Honey and ghee are the two food substances used widely in our diet. In Ayurveda, it is quoted that heated honey and honey mixed with equal amount of ghee produce deleterious effects. […] There was a significant rise in hydroxymethyl furfuraldehyde (HMF) in 60º and 140°C heated honey samples. The browning and total antioxidant of honey mixed ghee samples was significantly higher when compared to ghee samples. […] The study revealed that the heated honey mixed with ghee produces HMF which may cause deleterious effects.
Hydroxymethylfurfural (HMF) is a by-product of thermal degradation of glucose and fructose. In this study, the effects of high HMF content of honey on biochemical parameters of rats were investigated. Experiments were conducted with 40 Wistar albino male rats, each weighing 250-350 g and covered a period of 5 weeks. The animals were divided into five groups. The first group was served as control group. HMF was injected subcutaneously at a dose of 200 mg/kg rat b.w. to the animals in group 2. Group 3 was fed with honey that contains 10 mg HMF/kg honey. In group 4 and 5, there were honeys that contain significantly high HMF content due to long storage period (181 mg HMF/kg honey) and heat process (140 mg HMF/kg honey). At the end of the feeding process, biochemical blood parameters of rats were investigated. It was observed that there were no differences among the glucose, triglyceride, HDL cholesterol, uric acid, Na, GGT, and ALP parameters of the groups. On the other hand, significant differences were observed among the cholesterol, LDL, BUN, creatinine, Ca, P, Mg, K, Cl, total bilirubin, LDH, CPK, AST, ALT, total protein, and pseudocholinesterase values of the rats. The highest adverse effects were obtained from group HMF, and it was followed by groups SH (stored honey) and HH (heated honey). It can be concluded that high HMF content of honey may affect the human health adversely; thus, HMF in honey must be controlled by beekeepers.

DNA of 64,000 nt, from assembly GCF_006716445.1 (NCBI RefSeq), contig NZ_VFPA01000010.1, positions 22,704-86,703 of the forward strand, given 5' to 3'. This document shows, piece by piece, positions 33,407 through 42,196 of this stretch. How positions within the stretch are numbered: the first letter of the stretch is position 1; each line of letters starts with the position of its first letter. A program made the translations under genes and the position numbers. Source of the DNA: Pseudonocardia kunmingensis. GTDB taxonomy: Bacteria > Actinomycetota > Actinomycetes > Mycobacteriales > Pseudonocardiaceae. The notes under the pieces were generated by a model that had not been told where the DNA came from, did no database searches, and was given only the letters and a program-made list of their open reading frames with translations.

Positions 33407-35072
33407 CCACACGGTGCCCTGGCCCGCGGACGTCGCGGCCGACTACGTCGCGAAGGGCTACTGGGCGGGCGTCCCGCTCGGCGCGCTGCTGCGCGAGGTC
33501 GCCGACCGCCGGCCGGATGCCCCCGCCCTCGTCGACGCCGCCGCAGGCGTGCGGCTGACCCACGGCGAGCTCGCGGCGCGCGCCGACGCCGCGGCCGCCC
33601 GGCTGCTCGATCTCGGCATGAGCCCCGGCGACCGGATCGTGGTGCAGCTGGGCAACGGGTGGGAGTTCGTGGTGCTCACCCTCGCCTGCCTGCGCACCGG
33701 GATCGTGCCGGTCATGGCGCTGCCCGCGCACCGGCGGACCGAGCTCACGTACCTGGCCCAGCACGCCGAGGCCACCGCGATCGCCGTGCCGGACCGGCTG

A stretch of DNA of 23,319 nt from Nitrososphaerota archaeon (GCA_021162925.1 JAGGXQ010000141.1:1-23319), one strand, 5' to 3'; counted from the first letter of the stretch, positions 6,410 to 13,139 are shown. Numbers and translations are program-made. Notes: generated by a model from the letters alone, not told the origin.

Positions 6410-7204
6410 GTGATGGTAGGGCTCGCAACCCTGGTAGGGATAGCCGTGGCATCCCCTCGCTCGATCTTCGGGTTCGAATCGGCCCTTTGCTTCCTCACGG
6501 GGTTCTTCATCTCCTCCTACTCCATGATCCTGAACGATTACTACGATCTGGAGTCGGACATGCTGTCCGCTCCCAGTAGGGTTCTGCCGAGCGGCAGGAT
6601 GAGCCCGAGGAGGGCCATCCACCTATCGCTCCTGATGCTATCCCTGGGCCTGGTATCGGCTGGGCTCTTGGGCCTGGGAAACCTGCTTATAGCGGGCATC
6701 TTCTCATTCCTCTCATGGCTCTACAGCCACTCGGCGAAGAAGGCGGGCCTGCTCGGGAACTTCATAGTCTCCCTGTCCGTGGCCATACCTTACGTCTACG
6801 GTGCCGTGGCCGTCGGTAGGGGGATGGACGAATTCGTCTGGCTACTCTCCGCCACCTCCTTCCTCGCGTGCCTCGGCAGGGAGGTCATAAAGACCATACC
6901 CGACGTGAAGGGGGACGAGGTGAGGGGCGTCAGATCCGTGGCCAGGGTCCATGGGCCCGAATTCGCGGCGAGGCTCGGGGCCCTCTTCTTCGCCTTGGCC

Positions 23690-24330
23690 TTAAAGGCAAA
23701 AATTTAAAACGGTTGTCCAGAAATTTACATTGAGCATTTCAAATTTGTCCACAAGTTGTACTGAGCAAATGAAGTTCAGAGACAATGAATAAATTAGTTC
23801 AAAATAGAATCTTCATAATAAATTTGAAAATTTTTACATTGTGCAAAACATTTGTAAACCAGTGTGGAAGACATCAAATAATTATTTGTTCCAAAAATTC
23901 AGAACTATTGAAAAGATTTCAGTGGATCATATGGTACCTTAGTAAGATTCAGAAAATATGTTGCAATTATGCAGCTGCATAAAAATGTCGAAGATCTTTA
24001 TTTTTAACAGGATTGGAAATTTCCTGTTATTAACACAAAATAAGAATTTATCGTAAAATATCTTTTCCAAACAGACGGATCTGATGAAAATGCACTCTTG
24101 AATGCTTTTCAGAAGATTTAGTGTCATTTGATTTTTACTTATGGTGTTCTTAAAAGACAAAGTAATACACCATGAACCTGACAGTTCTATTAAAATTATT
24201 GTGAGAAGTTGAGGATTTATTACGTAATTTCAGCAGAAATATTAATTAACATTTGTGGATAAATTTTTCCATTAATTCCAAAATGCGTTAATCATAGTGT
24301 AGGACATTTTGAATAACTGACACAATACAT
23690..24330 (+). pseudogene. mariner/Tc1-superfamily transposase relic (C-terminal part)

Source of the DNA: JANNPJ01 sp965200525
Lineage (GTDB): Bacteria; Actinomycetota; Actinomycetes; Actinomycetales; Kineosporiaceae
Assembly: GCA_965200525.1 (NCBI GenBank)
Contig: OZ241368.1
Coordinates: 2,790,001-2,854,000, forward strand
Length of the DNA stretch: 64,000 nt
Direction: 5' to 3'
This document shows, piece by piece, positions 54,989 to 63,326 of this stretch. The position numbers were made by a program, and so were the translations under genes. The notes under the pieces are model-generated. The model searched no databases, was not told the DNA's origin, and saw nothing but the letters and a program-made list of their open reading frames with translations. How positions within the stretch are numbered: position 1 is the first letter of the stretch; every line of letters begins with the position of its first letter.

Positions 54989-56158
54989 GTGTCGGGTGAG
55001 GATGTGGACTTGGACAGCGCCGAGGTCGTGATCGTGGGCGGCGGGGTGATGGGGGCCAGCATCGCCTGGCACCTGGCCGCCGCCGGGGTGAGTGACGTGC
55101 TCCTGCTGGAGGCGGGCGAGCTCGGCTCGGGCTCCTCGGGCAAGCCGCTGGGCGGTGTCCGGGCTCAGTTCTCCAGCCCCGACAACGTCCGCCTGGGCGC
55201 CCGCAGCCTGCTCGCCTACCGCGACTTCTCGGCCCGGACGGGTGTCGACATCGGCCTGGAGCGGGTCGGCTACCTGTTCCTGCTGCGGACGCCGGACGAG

That is indeed a bit disconcerting. HMF is present in honey from the start and increases with age as well as with the application of heat. This substance is suspected to be a carcinogenic agent. But how much of this substance actually forms in the intended application of honey as sweetener in tea?
The effect of heating at various temperatures (30, 40, 50, 60, 70 and 80 °C) on dynamic viscosity, colour, 5-hydroxymethylfurfural (5-HMF) concentration and diastase activity of raw rape honey were assessed. […] Heating for 15 min between 50 °C and 80 °C did not significantly degrade the quality of the honey, but, slightly enhanced formation of 5-HMF and reduced the diastase activity.
Heating honey may not be ideal, and it does spoil a little over time. In relation to the question it has to be noted that all hexose saccharides, and especially fructose as found in table sugar, can degrade in the same way.
All of this has to be put into perspective: a table spoon of honey in a cup of tea will not reach a high enough temperature for long enough to really become so toxic in a meaningful dose to be of any real concern in that regard.